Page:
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New Material For Wind Turbine Blades Can Be Recycled Into Gummy Bears

by Coffee Table Science

Researchers at Michigan State University (MSU), in the U.S., have developed a new turbine material called composite resin that is suitable for making windmill turbine blades. It can be recycled into various products such as car taillights, countertops, diapers and even gummy bears.

Why are windmills a pollution concern?

Wind energy is the cleanest form of renewable energy. However, generating electricity through this using large wind turbines can disrupt landscapes. These wind turbines have a negative impact on the environment. 

Image Credits: Pixabay

Wind turbine blades are made of fibreglass and can be half a football field in length. When it comes to changing these blades, disposal becomes a big issue. Many companies have discovered ways to recycle fibreglass into other materials, but most of the discarded blades end up in landfills where they do not decompose and affect soil fertility.

How can windmills be converted into sweets?

The research team made a new turbine material by combining glass fibres with synthetic polymer and a plant-derived one. Panels made of this composite resin were durable and strong enough to be used in automobiles and turbines. They dissolved these panels in fresh monomer and removed glass fibre to recast them into new products.

Besides turbine blades, researchers combined this resin with other minerals to produce a cultured stone that can be used to make household items such as sinks and countertops. They dissolved the thermoplastic resin in an alkaline solution, such as baking soda. This mixture released poly(methyl methacrylate) (PMMA), an acrylic material which is used for car taillights, windows and other objects. By raising the temperature of this mixture, the PMMA was converted into poly(methacrylic acid), a super-absorbent polymer that is used in making diapers. The alkaline solution also released potassium lactate, which can be purified to produce sweet treats such as sports drinks and candies.“We recovered food-grade potassium lactate and used it to make gummy bear candies, which I ate, ” said John Dorgan, Professor at MSU. The potassium lactate is an odourless and transparent liquid. It has antimicrobial properties which adjust acidity levels in food and, therefore, is used to prevent food spoilage.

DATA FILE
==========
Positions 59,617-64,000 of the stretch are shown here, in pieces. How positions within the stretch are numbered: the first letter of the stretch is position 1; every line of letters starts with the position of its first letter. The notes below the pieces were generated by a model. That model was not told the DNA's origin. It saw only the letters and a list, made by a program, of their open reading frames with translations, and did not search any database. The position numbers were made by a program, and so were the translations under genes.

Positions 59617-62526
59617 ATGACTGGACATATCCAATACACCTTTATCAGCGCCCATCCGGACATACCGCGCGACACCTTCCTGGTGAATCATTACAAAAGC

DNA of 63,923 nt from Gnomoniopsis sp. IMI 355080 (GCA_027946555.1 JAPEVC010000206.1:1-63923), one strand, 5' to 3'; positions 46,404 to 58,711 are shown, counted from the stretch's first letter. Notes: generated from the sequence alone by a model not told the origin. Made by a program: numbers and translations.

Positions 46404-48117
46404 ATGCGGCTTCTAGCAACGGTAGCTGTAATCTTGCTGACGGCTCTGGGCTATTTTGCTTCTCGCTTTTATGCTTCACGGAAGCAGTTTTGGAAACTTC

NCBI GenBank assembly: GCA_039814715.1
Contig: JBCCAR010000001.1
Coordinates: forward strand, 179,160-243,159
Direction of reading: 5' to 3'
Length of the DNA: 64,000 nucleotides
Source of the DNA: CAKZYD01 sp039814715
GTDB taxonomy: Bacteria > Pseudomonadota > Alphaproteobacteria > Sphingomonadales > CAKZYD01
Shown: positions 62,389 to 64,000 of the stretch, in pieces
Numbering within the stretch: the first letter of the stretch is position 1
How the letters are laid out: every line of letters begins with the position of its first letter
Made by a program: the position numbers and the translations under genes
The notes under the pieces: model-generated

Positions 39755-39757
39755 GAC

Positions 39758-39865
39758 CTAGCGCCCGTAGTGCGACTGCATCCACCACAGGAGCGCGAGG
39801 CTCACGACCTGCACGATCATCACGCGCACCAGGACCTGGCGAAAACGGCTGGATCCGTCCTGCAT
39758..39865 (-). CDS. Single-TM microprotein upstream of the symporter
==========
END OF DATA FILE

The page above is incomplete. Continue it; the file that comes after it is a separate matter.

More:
Image Credits: Pixabay

“A carbon atom derived from a plant, like corn or grass, is no different from a carbon atom that came from a fossil fuel,” said Dorgan. “It’s all part of the global carbon cycle, and we’ve shown that we can go from biomass in the field to durable plastic materials and back to foodstuffs.”

The research team has tested that the resin has the desired physical properties for wind turbines. They hope to manufacture some moderately sized blades for field testing. “The current limitation is that there’s not enough of the bioplastic that we’re using to satisfy this market, so there needs to be considered production volume brought online if we’re going to actually start making wind turbines out of these materials,” noted Dorgan.

The researchers presented their results at the fall meeting of the American Chemical Society (ACS). 

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